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Album Review: ULCERATE Cutting The Throat Of God


As they approach two-and-a-half decades as a band, Ulcerate has developed into a rare case where a death metal band can include elements of multiple strains of the genre without getting bogged down in the minutia. Abstract, yet riffy… melodic, yet dissonant… Ulcerate treads the line between death metal’s experimental frontier, and its savage foundations.

With a title as anti-theistic as Cutting the Throat of God, a turn for black metal. But again, blackened death metal is just another shade of the genre these guys seem intent on traversing in its entirety with their music. This album comes jam-packed with all manner of aural wickedness, brutality, and technicality founded on atmospheric depth.

Ironically, the 7-minute “To Flow Through Ashen Hearts” is the shortest track on this album. Ulcerate’s approach remains dense both in concept and execution, as a multifaceted guitar lead directs the song from delicate meditations to a cavalcade of bombastic chord changes and beat switches. It comes off like the newer Katatonia albums with extreme vocals, as the riffs glide so effortlessly alongside the drums from tremolo flourishes to gnarled chugs.

This is a rare example where the jazz comparison makes sense for drummer Jamie Saint Merat. He manages to bring genuinely spontaneous rhythmic interplay to his performances, which helps a track like “The Dawn is Hollow” wind its way through a myriad of unique chord voicings and chilling melodicism. While certainly challenging, rafts of memorable heaviness remain intact to quench the thirst to headbang.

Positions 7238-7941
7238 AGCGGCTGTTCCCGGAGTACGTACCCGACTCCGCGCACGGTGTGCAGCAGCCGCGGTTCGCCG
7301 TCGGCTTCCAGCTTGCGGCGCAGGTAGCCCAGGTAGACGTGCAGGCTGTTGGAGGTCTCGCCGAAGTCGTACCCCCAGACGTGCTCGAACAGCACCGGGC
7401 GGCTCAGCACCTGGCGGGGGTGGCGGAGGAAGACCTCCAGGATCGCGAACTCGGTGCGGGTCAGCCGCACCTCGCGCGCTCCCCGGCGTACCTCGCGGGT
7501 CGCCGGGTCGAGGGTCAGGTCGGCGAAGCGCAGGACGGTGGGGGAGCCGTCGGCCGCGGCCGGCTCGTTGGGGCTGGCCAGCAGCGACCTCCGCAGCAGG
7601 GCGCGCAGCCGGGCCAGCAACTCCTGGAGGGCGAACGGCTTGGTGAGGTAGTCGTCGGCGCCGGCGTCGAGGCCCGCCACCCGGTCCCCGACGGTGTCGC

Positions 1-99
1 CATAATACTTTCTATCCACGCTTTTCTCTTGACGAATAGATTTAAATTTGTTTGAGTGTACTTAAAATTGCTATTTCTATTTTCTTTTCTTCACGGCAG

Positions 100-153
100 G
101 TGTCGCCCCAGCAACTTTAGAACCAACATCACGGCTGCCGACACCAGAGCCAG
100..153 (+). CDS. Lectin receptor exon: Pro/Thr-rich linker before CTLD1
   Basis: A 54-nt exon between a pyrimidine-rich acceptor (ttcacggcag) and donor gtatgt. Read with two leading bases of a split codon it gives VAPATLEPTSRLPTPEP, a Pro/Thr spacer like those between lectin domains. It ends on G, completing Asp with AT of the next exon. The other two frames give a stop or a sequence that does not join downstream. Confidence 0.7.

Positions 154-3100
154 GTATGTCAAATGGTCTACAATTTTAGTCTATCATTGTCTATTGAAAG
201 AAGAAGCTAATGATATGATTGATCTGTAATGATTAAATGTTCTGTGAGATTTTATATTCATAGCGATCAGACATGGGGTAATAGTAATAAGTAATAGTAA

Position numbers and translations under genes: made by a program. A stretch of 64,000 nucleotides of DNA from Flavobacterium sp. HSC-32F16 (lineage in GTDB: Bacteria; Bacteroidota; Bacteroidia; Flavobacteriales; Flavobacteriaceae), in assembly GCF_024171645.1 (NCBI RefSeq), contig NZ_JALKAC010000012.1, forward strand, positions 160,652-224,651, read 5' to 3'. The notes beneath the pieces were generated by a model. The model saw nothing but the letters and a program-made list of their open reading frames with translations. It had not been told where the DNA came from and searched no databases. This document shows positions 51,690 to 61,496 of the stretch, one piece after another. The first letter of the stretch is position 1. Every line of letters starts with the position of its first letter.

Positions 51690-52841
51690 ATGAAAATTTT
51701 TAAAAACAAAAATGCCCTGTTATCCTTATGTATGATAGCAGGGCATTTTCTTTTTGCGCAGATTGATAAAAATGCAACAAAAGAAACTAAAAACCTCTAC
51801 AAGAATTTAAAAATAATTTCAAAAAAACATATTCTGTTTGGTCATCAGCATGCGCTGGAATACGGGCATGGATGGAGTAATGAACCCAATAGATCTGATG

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Comparisons to Tool might not be so outlandish, considering how immersive and transient Ulcerate can become within a progressive structure. It’s just as easy to get lost in the sonic mazes of “Further Opening the Wounds,” as it is to obsess over every drum fill or guitar lick. It’s also here where the album’s black metal element rears its head, with frigid minor-key refrains stabbing through the jagged intensity.

For all Merat’s off-kilter grooves, and guitarist Michael Hoggard’s mad-scientist approach to riff writing, it ends up coming off more like a bizarro take on Dissection-style blackened death metal. The eeriness within the initial crescendo of “Transfiguration In and Out of Worlds,” while palpable, also carries a constant drive to keep the listener guessing. Rhythmic syncopations and acrobatic fretwork flow naturally from the band’s expression, meaning the songs don’t fall into the trap of sacrificing taste for showmanship.

Surely, Ulcerate could write 9 minutes of shredding wankery, but their MO has always been to build a world with sound. The term “post-death metal” has yet to trend, but that’s the real magic behind cuts like “To See Death Just Once.” Perhaps this comes from the black metal leaning, but these guys use blistering speed and discordant mayhem the way a band like Isis uses reverb swells. Attention to dynamics is certainly important, but also cohesive modulations and melodic lines worth repeating. The 9-and-a-half minute mammoth “Undying as an Apparition” reaches the threshold of Ulcerate’s approach. Whether they go for the jugular or weave tapestries of spooky murk, they always find their way to cathartic arrival points. Complex, yet transfixing, few bands have achieved a balance like this.

As the album closes with its title track, Ulcerate reaches some of their most accessible songwriting to date. No, bassist and vocalist Paul Kelland isn’t singing harmonies. But it’s hard to deny the more elating chord voicings that find their way out of the never-ending whirlpool of shrill tremolo lines and unpredictable drumming. The fact of the matter is, that incorporating melody into a sound with this much depth doesn’t have to take away from the extremity or the darkness. Indeed, the amount of ideas presented on Cutting The Throat of God shouldn’t result in an atmospheric experience, but that’s what truly elevates this album above most weird death metal bands.

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